No, the solution must be for the Court to confront its epistemic failings directly. And it strikes me that there are two general avenues to consider. First, the Court could figure out how to become competent in the fields it must be competent in, perhaps by hiring clerks with a wide range of academic training and professional experience in policy- and science-related fields,** or by figuring out a way to bring in outside expertise for guidance (akin to the special masters, independent experts, and technical advisors that federal judges can appoint to assist them with technical issues). Or second, we could significantly restrict the range of cases the Court can hear to just those that involve statutory interpretation, matters of legal doctrine, or other such issues that implicate almost no empirical fact-finding.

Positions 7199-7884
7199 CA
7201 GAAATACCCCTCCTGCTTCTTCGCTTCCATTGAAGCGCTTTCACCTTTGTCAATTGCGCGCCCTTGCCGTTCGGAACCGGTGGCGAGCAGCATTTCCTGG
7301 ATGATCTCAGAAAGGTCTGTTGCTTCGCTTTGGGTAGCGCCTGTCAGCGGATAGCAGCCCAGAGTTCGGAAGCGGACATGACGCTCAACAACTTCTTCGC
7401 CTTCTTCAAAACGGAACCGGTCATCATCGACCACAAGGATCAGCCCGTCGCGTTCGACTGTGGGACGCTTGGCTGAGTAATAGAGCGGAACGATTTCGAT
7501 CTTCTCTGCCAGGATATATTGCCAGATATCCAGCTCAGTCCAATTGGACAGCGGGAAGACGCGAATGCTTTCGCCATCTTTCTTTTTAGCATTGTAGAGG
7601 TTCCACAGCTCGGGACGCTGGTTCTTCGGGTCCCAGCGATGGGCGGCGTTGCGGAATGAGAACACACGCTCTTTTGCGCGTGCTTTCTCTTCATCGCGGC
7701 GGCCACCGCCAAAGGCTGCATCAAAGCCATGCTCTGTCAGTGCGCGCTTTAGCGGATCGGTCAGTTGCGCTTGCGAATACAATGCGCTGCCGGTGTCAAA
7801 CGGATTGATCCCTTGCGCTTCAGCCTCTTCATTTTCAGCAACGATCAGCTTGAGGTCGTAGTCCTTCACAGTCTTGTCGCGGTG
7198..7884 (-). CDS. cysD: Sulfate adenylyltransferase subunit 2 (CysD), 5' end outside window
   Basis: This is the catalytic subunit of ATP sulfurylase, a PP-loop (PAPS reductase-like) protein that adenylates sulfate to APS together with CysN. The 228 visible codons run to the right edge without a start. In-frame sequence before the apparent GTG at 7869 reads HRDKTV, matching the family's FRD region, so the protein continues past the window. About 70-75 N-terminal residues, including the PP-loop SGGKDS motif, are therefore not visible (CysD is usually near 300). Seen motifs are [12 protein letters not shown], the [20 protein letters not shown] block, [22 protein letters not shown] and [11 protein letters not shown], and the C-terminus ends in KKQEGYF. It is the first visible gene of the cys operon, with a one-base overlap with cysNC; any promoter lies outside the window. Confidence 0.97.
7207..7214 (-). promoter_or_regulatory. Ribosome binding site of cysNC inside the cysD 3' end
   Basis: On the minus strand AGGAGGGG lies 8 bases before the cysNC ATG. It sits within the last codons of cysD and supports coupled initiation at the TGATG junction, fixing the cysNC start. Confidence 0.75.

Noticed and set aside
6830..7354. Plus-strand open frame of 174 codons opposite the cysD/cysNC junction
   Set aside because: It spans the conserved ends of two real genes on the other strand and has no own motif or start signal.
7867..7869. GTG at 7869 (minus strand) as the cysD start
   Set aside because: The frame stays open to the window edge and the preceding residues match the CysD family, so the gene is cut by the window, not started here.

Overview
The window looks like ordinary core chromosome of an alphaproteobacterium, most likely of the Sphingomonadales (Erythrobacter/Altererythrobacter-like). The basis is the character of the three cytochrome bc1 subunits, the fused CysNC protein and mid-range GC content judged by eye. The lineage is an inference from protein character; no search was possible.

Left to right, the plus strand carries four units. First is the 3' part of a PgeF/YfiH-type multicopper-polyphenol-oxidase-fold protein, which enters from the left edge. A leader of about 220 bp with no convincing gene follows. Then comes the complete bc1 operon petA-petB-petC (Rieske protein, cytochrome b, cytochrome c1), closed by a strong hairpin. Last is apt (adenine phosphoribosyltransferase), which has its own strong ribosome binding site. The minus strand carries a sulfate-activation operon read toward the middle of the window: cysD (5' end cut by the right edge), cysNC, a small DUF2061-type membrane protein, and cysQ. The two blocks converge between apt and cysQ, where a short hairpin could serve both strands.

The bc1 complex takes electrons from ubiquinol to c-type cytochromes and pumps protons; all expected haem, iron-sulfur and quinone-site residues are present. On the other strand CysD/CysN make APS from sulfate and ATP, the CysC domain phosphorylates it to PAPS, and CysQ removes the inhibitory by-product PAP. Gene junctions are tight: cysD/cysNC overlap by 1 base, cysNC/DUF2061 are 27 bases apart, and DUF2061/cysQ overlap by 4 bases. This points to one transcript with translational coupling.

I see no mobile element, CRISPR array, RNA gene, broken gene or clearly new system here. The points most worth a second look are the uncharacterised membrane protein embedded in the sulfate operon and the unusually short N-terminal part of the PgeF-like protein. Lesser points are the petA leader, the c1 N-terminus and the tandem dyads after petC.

(That is, clearly, a beyond-cursory set of proposals. I will be fleshing them out in the posts ahead.)

But to allow the Court to admit it cannot handle social scientific evidence while still allowing it to do seems crazy. If my accountant walked in to a meeting and said “I don’t know how to add or subtract, but let me manage your finances” I would fire him on the spot. Yet at some level that is exactly what Roberts did.

Moreover, twice in the very same opinion, Roberts cannot adhere to the rule he appears to support, namely that the Court should be wary of confronting non-parachute empirical questions. First, he starts off his argument by stating that: